There were 21 Ontario Province hospitals with pediatric services using the same Inpatient Pediatric Patient Experiences Survey version and that met the inclusion criteria of an average survey response volume of over 10 surveys per month. Ten of these hospitals agreed to participate. The most common reasons for declining participation were institutional concerns about data sharing. Two of the 10 participating hospitals were children’s hospitals, and both of the hospitals had an affiliated RMH. The 8 general hospitals had substantial pediatric patient populations but only 2 had an affiliated RMH. All participating hospitals were located within metropolitan areas. There were no significant differences between the 10 hospitals that participated in the study and the 11 that did not participate with respect to hospital type characteristics (children’s or general; metropolitan or rural, teaching or non-teaching), or affiliation with an RMH. Participating hospitals varied in size between 133 and 597 beds, with an average size of 371 beds overall, compared to an average of 351 beds for the 11 non-participating hospitals (p = 0.20).
The survey procedures were similar to those used in the U.S. study . The survey was mailed to the parent (or guardian) within 2 weeks of child’s discharge and if a response was not received in 4 weeks, a second survey was mailed. Survey administration was continuous throughout the year, with the number of surveys mailed to patients adjusted each month according to historical response rates and targets set by each hospital. The beginning dates of participation were the same for each hospital, with the beginning point on May 10, 2013. This research was deemed exempt from formal review by the University of California, San Francisco, Committee on Human Research.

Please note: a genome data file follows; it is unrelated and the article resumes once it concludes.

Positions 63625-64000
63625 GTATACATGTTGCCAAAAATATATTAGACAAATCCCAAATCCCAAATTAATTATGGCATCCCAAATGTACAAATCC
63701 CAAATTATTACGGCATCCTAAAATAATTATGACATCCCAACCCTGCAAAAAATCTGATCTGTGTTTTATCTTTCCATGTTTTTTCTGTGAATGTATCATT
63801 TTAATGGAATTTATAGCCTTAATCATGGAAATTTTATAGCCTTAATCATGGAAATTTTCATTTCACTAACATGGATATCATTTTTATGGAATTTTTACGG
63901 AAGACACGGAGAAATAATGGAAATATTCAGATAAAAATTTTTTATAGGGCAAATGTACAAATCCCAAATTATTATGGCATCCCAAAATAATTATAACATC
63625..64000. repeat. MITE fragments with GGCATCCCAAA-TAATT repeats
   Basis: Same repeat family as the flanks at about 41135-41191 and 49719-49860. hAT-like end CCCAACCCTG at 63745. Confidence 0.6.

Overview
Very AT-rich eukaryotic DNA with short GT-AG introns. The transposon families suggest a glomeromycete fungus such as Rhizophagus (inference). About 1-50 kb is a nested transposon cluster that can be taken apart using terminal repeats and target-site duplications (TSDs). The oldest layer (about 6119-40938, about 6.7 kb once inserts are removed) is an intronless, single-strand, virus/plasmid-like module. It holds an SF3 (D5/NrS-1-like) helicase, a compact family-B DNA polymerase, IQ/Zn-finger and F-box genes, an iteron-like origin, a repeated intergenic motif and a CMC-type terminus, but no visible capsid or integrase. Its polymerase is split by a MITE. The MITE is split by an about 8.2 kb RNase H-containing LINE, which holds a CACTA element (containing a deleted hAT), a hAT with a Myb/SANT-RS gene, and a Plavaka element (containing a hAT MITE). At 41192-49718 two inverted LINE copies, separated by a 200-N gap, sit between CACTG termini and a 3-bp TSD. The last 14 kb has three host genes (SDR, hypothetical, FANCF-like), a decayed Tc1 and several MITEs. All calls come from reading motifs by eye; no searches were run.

Descriptive statistics were examined for all variables. Four of the 8 accommodation types: child’s room, own home, hotel or motel, and RMH, together accounted for almost 94% of non-missing responses, with the remaining accommodation types each comprising less than 3.0% of responses. For analysis, the responses for staying in the home of a relative or friend (2.0%) were combined with those for “own home” because in both types parents had readily accessible social support in addition to their lodging. The “Other” category included “Hotel or Motel” (4.0%) “Room provided by other charity” (0.3%), “Separate room provided by hospital” (2.9%), and “Other accommodations” (0.9%). Once combined, the “Other accommodation” category comprised 8.1% of responses. Some respondents did not answer the accommodation type question (9.3%), however, this missing rate was not inordinately high compared to other questions on the survey nor determined to be systematic in any other respects.
Patient age was categorized into the following 4 age groups: < 1 year, 1–6, 7–12, and 13+. Child length of stay was categorized as 1–2 days, 3–5, 6–10, and more than 10 days. The two highest length of stay categories (11–21 days and >21 days) were combined to permit an adequate number of subjects for all accommodation types in regression analyses. Hospital type was a dichotomous indicator distinguishing between children’s (n = 2) and general acute care hospitals (n = 8).